Army chief concerned about activist criticism of Thai Monarchy on social media
Army Commander-in-Chief General Apirat Kongsompong said today that he is uncomfortable with some student activists using improper language about the Monarchy on social media.
While admitting that student activists have the right to free expression, he said that there are limits, they must not infringe on the rights of the other people and that impolite words should be avoided.
General Apirat said that the army has been monitoring a recent increase in anti-government activity by students, but have not yet taken action, while assuring that there will not be a repeat of the tragic events of October 6th, 1976, when student activists were crushed by right-wing extremists and border patrol police, following the dramatization of a hanging at Thammasat University.
General Apirat referred to a study, conducted by BBC Thailand about conspiracy theories, as he urged Thai people to take a look at the study and to consider whether the theories could be applied to current student activism.
The army chief also disclosed that he had read a book about the history of Thai military warfare, authored by a niece of Maj-Gen Chakchai Supangkasen, which refers to the 1932 political upheaval in Siam and the transformation of the country from an absolute to a constitutional monarchy.
He said, however, that he is not worried about the attempt, by some student activists and politicians, to revive the events of 1932, adding that the police have been looking into it.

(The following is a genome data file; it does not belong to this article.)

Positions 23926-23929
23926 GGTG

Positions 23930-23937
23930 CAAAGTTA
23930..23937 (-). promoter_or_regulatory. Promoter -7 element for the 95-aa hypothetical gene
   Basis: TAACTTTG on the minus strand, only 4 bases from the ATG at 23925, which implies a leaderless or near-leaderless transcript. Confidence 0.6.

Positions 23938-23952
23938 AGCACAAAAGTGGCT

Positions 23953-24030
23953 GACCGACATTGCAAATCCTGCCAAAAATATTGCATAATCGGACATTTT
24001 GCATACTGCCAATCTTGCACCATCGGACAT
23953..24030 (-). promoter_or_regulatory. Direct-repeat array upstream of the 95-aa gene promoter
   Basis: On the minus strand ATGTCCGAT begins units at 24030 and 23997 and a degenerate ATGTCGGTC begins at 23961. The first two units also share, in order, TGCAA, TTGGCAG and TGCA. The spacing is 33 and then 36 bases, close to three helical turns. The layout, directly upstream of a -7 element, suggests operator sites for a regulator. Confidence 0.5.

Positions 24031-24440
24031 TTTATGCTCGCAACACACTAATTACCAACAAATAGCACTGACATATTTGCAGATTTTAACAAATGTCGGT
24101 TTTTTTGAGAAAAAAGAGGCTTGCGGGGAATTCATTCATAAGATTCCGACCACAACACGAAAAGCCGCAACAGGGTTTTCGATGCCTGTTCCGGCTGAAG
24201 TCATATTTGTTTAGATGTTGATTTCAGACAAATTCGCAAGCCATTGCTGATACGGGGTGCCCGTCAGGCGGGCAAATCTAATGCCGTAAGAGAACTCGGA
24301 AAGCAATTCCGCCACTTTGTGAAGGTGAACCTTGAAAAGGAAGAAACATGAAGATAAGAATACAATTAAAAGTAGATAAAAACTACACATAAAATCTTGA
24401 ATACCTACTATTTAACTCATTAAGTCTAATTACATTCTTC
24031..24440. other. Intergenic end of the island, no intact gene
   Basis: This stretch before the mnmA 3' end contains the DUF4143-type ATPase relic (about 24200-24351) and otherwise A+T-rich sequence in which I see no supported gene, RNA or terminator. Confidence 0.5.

Asked by a reporter about a recent incident, in which a student activist, Prit Chivarak, or Penquin [sic], tore up his picture during a rally held in front of the army headquarters, the army chief said, jokingly, that he would send “Batman to handle Penquin [sic], because Penquin [sic] has always been defeated by Batman”.
Meanwhile, a group of student activists rallied in front of Government House to demand the ouster of Prime Minister Prayut Chan-o-cha, the dissolution of parliament and the writing of a new Constitution.
A few hundred police were deployed, prior to the arrival of the protesters, to maintain peace and order. The rally was peaceful, except for the burning of drawings of the Prime Minister and Deputy Prime Minister Prawit Wongsuwan.
Similar protests were held today at Kasetsart University and Triam Udom Suksa pre-university school in Bangkok and in the northeastern province of Nakhon Ratchasima.